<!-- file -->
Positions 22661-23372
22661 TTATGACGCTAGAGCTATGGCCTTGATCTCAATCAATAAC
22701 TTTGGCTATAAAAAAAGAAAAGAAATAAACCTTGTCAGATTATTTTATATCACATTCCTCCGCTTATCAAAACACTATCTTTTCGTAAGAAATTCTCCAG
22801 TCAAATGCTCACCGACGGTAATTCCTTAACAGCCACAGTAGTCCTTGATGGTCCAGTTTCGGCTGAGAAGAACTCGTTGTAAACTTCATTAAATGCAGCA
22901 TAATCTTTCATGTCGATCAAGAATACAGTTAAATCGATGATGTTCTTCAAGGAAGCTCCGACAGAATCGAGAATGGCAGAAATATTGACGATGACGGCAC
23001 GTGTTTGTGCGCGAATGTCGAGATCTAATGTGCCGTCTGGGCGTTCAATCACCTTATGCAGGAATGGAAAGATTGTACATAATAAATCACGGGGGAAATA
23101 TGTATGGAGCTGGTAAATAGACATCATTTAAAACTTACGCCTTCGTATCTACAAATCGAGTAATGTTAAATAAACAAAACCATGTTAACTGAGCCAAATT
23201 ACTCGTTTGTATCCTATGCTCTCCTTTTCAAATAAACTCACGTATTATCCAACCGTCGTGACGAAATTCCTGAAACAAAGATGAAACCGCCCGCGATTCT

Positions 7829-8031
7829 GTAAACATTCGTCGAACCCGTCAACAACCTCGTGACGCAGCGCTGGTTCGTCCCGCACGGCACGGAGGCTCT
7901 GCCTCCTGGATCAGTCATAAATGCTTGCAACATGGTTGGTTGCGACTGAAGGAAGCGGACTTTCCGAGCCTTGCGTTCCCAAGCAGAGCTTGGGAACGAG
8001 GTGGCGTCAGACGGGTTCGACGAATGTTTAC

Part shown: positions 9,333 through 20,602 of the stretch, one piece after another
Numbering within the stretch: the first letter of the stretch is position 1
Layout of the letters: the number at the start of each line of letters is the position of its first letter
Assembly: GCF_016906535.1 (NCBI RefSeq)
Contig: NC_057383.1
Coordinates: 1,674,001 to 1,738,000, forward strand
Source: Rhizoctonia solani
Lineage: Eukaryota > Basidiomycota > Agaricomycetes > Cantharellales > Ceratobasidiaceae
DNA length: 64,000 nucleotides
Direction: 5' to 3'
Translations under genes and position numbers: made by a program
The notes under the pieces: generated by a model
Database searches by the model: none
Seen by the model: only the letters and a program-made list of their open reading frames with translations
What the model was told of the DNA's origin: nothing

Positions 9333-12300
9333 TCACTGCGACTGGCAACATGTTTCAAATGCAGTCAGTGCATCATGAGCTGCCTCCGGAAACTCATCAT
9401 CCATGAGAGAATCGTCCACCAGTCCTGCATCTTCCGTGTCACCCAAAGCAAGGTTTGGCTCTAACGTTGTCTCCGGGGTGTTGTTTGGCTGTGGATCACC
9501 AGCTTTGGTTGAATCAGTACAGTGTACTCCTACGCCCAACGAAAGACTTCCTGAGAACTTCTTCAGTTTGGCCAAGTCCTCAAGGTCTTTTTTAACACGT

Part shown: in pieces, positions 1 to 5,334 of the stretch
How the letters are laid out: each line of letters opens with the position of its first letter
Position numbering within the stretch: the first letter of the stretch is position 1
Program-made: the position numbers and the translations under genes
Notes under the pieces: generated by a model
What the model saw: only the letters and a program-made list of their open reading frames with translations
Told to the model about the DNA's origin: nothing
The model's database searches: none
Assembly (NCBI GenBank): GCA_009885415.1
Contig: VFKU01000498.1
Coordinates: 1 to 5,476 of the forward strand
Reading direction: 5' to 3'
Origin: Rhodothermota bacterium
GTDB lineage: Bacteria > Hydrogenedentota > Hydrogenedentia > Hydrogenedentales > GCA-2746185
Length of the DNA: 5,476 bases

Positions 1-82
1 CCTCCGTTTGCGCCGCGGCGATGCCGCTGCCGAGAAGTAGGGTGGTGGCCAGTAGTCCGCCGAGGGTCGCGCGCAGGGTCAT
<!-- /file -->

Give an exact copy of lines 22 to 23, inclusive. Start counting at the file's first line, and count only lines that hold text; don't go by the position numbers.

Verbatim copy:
Direction: 5' to 3'
Translations under genes and position numbers: made by a program